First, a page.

See, Julián had a very specific plan in his head. Direction, purpose, technique, objective…it was all in his head. But he wasn’t articulating it. And Adam and I were aware enough to ask, but either he wasn’t understanding our questions or wasn’t interested in answering. So amidst this enormous chaos of tidal fury, he just kept saying “paddle out paddle out paddle out” and that meant NOTHING to me if I didn’t understand 1) what “paddle out” means in surfer lingo, 2) what or why we are “paddle out”ing, and 3) what the objective is, like how do I know I’m doing the correct “paddle out.” 

And then suddenly out of nowhere Julián cried “paddle in!” and I thought, “paddle IN? Fucker I’m still trying to figure out ‘paddle out paddle out paddle out’ and now you want me to ‘paddle IN?’” But whatever I was doing was wrong because very soon I found myself drifted over fifty feet away and facing sideways and bombarded with waves and Julián looked concerned and the other surfers were giving me that look people might give you when you’re drifting into oncoming traffic at five miles per hour. So Julián swam to me and fished me out and I could tell he had really lost his patience. But in truth, I couldn’t understand why HE had lost his patience. All he kept saying was “Look, you need to do how I taught you,” and I wondered, when did he explain how to do ANYTHING like this, because I would have remembered that! If he could find the words— Spanish, English, or otherwise— to explain what we were doing perhaps I’d actually impress him. But he must’ve said “paddle out paddle out paddle out” over a thousand times and I still knew then and know now just as much what “paddle out” means as you do, my Illustrious Reader. The bottom line was, Julián was teaching a teacher and he couldn’t teach. So I realized that unless I was gonna just bob out here like a shipwreck survivor I might as well move on with my life. I told Adam I was heading back and I semi-rode the waves back to shore and that was more fun than “paddle out” could ever fucking be.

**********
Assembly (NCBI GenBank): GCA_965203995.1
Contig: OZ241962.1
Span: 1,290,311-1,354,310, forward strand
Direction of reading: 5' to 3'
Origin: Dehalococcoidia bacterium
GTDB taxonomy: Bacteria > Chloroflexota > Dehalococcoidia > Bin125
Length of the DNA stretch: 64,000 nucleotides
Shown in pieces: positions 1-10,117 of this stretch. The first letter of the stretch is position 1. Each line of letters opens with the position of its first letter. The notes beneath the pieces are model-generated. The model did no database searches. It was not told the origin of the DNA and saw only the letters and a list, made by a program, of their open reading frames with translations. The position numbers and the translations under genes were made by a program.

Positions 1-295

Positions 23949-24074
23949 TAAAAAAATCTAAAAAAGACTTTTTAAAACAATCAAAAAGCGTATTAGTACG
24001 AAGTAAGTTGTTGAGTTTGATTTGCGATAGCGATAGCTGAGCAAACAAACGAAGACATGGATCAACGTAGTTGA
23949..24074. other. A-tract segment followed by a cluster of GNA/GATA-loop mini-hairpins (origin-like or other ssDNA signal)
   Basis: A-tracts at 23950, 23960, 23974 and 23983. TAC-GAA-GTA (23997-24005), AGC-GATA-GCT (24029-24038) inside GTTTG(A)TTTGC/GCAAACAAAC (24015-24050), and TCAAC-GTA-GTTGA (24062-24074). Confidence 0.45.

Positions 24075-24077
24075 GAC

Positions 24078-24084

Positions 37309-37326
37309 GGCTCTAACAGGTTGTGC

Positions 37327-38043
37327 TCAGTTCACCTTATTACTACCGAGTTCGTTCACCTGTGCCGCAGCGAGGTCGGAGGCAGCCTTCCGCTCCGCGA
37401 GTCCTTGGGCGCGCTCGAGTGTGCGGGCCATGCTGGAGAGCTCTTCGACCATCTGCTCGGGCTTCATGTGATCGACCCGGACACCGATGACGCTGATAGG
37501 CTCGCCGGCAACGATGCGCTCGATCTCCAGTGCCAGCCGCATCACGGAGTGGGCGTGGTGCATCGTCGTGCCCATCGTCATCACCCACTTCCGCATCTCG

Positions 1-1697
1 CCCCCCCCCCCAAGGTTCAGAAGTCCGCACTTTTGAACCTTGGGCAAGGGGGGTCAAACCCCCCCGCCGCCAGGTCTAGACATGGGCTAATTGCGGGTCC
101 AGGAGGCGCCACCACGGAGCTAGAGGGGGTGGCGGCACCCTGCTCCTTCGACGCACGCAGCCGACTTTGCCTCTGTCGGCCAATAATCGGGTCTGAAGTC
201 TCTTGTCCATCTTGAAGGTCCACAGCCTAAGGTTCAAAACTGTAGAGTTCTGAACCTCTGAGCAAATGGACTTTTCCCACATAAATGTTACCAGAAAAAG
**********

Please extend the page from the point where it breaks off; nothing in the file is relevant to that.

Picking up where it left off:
I sat on the shore and let the tide caress my feet and knees and I played with the dark ash-tinged sand and watched the ocean, the mother of our planet, do her earthly work. And it doesn’t take very long of watching the sea or the sky or the earth before time slows down and you gently swirl into a new primal consciousness and suddenly you and the rest of the universe all make perfect sense. So I sat there in the euphoric trance of the sea and sand for what seemed like a beautiful cyclical eternity and when Adam came back he was so damn geeked and I was so happy to see him this excited.

We showered off and changed as the skies darkened and it began to thunder and rain and after saying goodbye to Julián a Russian-ish girl named Nadine approached us with a laptop and she was the photographer for the Surfer Company which had authorized our lessons. She showed us whole SERIES of high-quality amazing photos she had taken of us surfing and said we could buy the whole file for $25.00 and I said HELL YEAH because those right there were high-quality shots of the first time we ever surfed at one of the surfing capitals of the world! We thanked everyone and Juan drove us back to Riva Jacó where we had time to unwind and relax a bit, for we had accomplished some of the most memorable activities of our lives within the last eight hours and it was time for us to sit back and revel in our grand and glorious triumphs. Plus it was getting dark and starting to rain.